Monday, August 29, 2016

"What Are Essential Concepts About Networks?"

Our paper describing the process of how we created the networks literacy handbook finally has its volume, issue, and page numbers. (It was otherwise posted in final form late last year.) You can find it here, and here is some information about the paper's specs.

Title: What Are Essential Concepts About Networks?

Authors: Hiroki Sayama, Catherine Cramer, Mason A. Porter, Lori Sheetz, and Stephen Uzzo

Abstract: Networks have become increasingly relevant to everyday life as human society has become increasingly connected. Attaining a basic understanding of networks has thus become a necessary form of literacy for people (and for youths in particular). At the NetSci 2014 conference, we initiated a year-long process to develop an educational resource that concisely summarizes essential concepts about networks that can be used by anyone of school age or older. The process involved several brainstorming sessions on one key question: 'What should every person living in the 21st century know about networks by the time he/she finishes secondary education?' Different sessions reached diverse participants, which included professional researchers in network science, educators and high-school students. The generated ideas were connected by the students to construct a concept network. We examined community structure in the concept network to group ideas into a set of important themes, which we refined through discussion into seven essential concepts. The students played a major role in this development process by providing insights and perspectives that were often unrecognized by researchers and educators. The final result, 'Network Literacy: Essential Concepts and Core Ideas', is now available as a booklet in several different languages from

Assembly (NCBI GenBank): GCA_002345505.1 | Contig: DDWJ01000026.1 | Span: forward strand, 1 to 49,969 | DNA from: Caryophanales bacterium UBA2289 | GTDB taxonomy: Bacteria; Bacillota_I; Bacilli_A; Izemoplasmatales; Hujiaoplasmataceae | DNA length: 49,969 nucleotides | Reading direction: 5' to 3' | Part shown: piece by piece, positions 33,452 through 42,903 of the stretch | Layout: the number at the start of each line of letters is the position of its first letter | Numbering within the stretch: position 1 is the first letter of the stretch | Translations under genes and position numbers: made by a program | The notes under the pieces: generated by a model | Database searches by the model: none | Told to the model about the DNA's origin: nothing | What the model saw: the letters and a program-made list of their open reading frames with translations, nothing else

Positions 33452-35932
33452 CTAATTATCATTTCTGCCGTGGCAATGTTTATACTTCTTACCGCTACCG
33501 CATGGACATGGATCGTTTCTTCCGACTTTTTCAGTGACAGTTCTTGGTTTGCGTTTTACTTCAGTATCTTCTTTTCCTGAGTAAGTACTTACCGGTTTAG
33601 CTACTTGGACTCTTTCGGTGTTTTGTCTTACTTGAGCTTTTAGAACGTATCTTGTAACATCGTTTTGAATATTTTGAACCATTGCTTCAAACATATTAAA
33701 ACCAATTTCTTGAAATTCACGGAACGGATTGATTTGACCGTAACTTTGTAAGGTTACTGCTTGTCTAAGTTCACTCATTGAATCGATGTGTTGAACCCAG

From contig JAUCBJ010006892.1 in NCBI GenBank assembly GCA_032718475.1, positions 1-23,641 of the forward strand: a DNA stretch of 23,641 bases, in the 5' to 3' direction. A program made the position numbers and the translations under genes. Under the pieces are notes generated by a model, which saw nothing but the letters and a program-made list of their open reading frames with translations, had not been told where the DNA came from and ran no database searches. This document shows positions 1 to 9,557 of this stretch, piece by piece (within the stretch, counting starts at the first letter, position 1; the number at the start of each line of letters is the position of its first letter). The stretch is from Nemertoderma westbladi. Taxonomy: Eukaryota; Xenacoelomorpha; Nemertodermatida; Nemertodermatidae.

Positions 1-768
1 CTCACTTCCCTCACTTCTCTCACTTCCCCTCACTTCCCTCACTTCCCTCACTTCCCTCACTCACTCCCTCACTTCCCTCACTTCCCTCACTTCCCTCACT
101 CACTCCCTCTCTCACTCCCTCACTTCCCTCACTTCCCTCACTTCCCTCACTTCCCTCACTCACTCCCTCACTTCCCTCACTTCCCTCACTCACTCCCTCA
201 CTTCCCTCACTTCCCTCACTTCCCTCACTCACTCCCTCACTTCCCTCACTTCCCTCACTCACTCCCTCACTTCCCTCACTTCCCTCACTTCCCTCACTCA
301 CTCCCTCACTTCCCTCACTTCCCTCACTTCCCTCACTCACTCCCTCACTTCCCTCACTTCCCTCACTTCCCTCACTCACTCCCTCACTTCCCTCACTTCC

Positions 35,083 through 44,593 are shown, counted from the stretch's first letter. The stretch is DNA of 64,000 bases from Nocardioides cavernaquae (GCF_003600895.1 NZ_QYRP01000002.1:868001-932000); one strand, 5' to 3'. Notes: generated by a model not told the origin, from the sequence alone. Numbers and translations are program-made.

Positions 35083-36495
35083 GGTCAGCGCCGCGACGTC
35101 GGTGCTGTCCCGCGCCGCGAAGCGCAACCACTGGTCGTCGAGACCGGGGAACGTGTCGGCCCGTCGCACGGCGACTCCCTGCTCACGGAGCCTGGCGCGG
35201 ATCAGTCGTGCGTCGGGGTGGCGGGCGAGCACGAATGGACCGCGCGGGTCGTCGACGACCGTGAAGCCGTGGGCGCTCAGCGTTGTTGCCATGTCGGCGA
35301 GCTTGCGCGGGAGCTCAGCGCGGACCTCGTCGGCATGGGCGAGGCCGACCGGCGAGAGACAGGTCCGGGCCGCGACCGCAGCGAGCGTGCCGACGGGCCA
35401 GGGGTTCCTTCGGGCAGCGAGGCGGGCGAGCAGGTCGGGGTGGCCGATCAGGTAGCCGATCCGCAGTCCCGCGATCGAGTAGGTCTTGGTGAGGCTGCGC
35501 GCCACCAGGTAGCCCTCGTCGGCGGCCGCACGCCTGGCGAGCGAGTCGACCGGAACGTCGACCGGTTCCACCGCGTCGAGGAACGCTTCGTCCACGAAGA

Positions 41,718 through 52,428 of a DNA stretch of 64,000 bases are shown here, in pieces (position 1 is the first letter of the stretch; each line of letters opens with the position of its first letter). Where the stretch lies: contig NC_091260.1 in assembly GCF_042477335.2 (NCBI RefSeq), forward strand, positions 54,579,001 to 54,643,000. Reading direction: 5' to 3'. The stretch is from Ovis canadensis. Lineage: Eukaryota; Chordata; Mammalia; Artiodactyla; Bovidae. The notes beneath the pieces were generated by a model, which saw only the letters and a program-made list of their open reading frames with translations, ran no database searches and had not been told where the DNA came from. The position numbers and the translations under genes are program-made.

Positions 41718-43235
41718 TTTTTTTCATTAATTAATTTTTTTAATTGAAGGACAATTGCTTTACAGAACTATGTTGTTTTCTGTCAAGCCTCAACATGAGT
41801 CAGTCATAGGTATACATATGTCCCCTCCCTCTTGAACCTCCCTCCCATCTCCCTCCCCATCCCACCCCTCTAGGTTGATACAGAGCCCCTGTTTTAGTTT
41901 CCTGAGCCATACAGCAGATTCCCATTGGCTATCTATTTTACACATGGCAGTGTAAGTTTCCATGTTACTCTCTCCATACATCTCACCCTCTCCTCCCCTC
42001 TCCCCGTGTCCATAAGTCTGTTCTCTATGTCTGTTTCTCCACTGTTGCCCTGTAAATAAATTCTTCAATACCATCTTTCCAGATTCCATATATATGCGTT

Note (8/30/16): Clearly, I was tired when I wrote this blog entry, as I wrote the word "comments" instead of "concepts" in the paper title. I have now fixed this.

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